$1.2 billion to help protect and prepare senior Australians for winter

The Federal Government is allocating a further $1.2 billion to prepare and protect senior Australians against COVID-19 and influenza this winter.


The funding includes ensuring stocks of personal protective equipment (PPE) in aged care facilities, more infection prevention and control training for nurses, more vaccination training, continued COVID-19 testing for residents and staff, and financial support for providers are delivered to manage the direct impacts of COVID-19.


The new funding focuses principally on residential aged care and will also benefit senior Australians who access aged care services in their own homes.


The Department of Health, through the National Medical Stockpile (NMS), will purchase and pre-deploy PPE for all residential aged care facilities (RACFs) at an estimated cost of $964.9 million. This PPE will be delivered to all RACFs nationally, providing enough PPE to equip a service for two weeks. In the event of an outbreak, RACFs can access more PPE.


An additional $124.9 million will be allocated to help residential aged care providers to manage the direct impacts of COVID-19 on their facilities and residents, including the costs of additional workforce.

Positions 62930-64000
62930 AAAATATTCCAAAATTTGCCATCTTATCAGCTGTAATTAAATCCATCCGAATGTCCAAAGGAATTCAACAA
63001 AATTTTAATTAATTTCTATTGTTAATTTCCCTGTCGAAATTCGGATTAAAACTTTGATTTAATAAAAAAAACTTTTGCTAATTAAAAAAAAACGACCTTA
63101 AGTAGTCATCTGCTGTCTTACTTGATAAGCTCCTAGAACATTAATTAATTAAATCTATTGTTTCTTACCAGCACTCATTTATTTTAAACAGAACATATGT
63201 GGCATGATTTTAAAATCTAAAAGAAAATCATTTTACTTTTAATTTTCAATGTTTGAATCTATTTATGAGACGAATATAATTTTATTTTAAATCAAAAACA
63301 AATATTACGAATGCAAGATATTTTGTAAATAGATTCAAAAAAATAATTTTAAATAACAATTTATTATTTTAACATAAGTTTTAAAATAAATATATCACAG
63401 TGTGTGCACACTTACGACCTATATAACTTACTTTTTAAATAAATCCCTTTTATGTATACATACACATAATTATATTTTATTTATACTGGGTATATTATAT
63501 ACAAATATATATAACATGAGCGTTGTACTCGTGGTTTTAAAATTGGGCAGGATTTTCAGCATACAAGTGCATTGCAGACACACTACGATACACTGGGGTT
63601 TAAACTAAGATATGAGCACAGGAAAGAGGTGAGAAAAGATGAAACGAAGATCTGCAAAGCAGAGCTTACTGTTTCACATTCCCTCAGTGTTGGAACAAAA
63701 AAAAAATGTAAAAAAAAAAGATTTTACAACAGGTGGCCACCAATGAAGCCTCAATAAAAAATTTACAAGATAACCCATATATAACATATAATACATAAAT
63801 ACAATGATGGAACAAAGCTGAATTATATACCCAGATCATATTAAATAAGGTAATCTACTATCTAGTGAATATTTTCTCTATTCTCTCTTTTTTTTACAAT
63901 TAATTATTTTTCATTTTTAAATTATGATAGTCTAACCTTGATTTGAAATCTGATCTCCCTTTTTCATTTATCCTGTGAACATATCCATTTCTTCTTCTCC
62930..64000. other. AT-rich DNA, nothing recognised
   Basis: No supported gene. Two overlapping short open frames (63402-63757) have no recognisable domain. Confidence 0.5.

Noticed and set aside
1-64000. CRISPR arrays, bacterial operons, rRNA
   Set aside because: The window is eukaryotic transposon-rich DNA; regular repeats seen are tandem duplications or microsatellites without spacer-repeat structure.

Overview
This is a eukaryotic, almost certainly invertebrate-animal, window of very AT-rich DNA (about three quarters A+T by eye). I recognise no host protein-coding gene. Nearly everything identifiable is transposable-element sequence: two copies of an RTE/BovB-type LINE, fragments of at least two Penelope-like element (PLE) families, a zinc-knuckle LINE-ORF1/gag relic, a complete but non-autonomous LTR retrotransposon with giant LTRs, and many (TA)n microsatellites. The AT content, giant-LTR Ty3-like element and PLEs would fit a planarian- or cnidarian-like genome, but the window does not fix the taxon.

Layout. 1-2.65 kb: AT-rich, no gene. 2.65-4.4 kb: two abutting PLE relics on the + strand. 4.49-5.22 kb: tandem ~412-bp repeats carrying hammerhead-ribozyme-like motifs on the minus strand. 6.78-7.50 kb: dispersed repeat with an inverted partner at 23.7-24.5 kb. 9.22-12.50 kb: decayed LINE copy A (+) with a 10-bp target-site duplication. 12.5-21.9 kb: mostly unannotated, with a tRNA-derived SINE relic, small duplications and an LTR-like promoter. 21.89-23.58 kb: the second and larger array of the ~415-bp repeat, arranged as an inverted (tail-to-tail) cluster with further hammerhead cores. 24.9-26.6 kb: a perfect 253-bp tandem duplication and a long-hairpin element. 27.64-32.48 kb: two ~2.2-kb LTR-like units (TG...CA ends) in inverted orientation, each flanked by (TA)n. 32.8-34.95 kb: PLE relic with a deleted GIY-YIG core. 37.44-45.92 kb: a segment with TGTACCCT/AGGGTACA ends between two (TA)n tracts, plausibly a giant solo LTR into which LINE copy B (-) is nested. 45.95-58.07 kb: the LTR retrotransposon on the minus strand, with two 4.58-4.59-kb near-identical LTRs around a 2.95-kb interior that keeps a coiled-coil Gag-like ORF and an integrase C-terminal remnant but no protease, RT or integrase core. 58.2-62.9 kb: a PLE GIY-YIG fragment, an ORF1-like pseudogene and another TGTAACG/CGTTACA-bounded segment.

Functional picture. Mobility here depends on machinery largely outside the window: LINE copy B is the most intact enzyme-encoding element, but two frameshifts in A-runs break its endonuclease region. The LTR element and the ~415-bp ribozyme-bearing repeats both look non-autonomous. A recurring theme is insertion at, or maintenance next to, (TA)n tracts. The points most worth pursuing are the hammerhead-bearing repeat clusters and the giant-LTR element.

The funding will extend until 31 December 2022, supporting providers by reimbursing COVID-19 associated costs through the COVID-19 Aged Care Support Program Extension grant opportunity.


It supports the ‘ready to deploy’ surge workforce, which RACFs can access to ensure continuity of care for residents and provide essential workforce support.


The Government will continue to support aged care nurses to access critical IPC training by providing up to 2,907 training places through an investment of $37.6 million.


This training equips nurses in RACFs with the skills to improve IPC practices in aged care facilities and respond appropriately if an outbreak occurs.


This funding will reduce the financial burden on residential aged care providers of having nursing staff achieve IPC qualifications by reimbursing costs associated with training through a grant process.


Funding of $50.4 million over 4 years will also ensure RACFs are better placed to provide vaccinations to the senior Australians in their care, through more training for Authorised Nurse Immunisers (ANIs).


The funding supports 4,000 training places for registered nurses in RACFs to become ANIs. It will also cover the associated costs for RACF providers of study leave for staff, and backfilling nursing roles.


COVID-19 testing of residents and staff of RACFs remains an important infection control measure and will continue with an extension of the existing testing contract with Sonic Healthcare. This funding, worth $22.1 million, will deliver continued COVID-PCR testing within RACFs to 31 December 2022.


The Australian Government is adding a further $7.9 million for Primary Health Networks to deploy medical deputies, nurse practitioners and practice nurses to conduct home visits to COVID-19 positive patients in RACFs.


12 March 2022.